Iran, Russia to sign nuclear plans deal Tuesday
Under a provisional agreement, Russia will build two 1,000-megawatt plants next to Iran’s sole existing plant Bushehr
The head of Iran’s atomic energy agency will travel to Russia Tuesday to sign a construction deal for two nuclear power plants on Iran’s southern Gulf shores, media reported.
Ali Akbar Salehi’s visit will cap months of negotiations between Iran and Russia, and comes as the Islamic republic faces a Nov. 24 deadline for a long-term nuclear agreement with world powers.
“I am going to Moscow to sign an agreement for the construction of new nuclear power plants,” Salehi was quoted as saying on Sunday by Iran’s official IRNA news agency.
It quoted Tehran’s ambassador to Moscow, Mehdi Sanaei, as saying on Facebook that the visit would take place on Tuesday.
Iran’s Atomic Energy Organization spokesman Behrouz Kamalvandi, also quoted by IRNA, said Russia and Iran are set to “finalize and sign the agreement for the construction of two nuclear plants.”
Under a provisional agreement, Russia will build two 1,000-megawatt plants next to Iran’s sole existing plant in the southern Gulf port city of Bushehr.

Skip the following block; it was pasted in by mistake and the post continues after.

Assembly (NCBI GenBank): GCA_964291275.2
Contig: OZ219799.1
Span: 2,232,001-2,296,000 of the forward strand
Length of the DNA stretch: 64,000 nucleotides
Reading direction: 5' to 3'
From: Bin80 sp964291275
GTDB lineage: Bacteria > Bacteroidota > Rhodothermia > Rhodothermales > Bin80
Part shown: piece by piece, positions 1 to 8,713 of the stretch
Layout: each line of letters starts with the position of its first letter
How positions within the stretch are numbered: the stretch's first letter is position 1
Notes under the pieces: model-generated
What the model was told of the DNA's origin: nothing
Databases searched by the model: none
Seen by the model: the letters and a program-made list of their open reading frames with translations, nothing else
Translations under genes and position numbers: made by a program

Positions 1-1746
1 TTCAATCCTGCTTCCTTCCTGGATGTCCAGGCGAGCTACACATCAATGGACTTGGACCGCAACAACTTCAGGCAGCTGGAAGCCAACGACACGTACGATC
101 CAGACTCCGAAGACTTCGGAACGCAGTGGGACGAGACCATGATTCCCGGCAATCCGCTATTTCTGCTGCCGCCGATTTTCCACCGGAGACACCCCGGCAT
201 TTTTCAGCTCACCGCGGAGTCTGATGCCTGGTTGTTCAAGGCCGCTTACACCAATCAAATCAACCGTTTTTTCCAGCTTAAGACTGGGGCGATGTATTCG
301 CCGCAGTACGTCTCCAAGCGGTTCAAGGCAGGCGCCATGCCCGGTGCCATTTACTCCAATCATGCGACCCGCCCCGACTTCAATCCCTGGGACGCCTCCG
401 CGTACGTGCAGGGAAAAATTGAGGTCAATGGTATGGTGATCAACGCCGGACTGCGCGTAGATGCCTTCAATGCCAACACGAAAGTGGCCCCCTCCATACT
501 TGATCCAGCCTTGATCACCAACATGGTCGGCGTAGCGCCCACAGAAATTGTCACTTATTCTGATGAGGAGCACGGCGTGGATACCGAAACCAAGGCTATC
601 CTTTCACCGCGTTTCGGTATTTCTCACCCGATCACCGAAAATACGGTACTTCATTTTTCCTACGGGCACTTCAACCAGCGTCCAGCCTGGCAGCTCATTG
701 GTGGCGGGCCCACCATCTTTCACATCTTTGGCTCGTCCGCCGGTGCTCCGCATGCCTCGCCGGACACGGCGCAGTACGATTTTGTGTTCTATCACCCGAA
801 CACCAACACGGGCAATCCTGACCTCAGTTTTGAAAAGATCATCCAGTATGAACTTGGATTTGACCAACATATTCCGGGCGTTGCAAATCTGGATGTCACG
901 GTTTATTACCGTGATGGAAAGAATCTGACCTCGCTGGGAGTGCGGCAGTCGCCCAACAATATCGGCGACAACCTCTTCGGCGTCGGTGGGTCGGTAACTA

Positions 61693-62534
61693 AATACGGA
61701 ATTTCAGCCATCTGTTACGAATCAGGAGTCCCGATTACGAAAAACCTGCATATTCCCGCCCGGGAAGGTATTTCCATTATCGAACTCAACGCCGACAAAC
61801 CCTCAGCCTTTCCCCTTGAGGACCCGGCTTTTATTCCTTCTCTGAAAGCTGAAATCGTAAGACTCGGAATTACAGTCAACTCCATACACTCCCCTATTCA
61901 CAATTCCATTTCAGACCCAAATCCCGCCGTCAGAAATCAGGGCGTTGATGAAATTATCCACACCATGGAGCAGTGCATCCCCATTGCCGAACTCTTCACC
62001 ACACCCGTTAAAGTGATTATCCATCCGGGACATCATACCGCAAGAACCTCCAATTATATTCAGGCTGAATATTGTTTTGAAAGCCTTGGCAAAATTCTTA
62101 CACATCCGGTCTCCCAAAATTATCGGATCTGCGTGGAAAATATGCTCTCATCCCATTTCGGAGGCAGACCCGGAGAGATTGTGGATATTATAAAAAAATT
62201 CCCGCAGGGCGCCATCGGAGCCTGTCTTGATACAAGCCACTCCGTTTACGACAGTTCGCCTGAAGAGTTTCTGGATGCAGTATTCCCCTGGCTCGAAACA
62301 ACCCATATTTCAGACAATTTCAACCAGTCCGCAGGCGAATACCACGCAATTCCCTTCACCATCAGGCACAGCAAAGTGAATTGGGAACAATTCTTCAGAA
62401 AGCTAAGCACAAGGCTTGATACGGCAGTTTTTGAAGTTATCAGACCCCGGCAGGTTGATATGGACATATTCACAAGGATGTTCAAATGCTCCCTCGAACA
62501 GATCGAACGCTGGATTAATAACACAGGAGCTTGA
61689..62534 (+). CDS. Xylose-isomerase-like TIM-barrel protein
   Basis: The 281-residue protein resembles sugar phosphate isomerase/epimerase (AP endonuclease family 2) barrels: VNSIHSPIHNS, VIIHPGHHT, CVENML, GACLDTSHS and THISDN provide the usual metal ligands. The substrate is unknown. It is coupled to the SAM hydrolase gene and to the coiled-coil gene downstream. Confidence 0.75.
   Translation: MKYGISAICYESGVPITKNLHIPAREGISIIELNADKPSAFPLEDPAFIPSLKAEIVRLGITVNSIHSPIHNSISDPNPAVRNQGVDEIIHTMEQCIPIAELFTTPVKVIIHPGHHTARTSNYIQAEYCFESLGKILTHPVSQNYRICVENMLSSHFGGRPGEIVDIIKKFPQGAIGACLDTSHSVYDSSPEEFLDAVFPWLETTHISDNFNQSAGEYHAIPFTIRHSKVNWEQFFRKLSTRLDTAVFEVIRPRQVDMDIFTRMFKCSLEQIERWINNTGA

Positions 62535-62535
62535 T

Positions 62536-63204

The Bushehr plant, which also produces 1,000 megawatts, was built by Russia after being delayed for years and officially handed over in September 2013.
Iran plans to build 20 more plants in the future, including four in Bushehr alone, to decrease its dependency on oil and gas.
Russia and Iran, which are both targeted by international sanctions, signed a number of trade and investment deals in September to help boost their economies.
One of the most important protocols involves energy, and would include creating a power network linking the two countries, for which Iran is desperate for investment.
Russia would also build 10 new conventional electrical power plants in Iran.
Iran is rich in oil and gas, but has long sought to diversify its energy sources, and its drive for nuclear power has complicated relations with the West.
Tehran denies claims by the West and Israel that it is seeking nuclear weapons and insists that it is pursuing atomic energy purely for peaceful purposes.
Iran has been locked in thorny nuclear talks with six world powers, including the United States and Russia, with pressure mounting ahead of a Nov. 24 deadline for a lasting deal to be clinched.
On Sunday, U.S. Secretary of State John Kerry met Iranian Foreign Minister Mohammad Javad Zarif in the Gulf sultanate of Oman to try to narrow differences ahead of the deadline.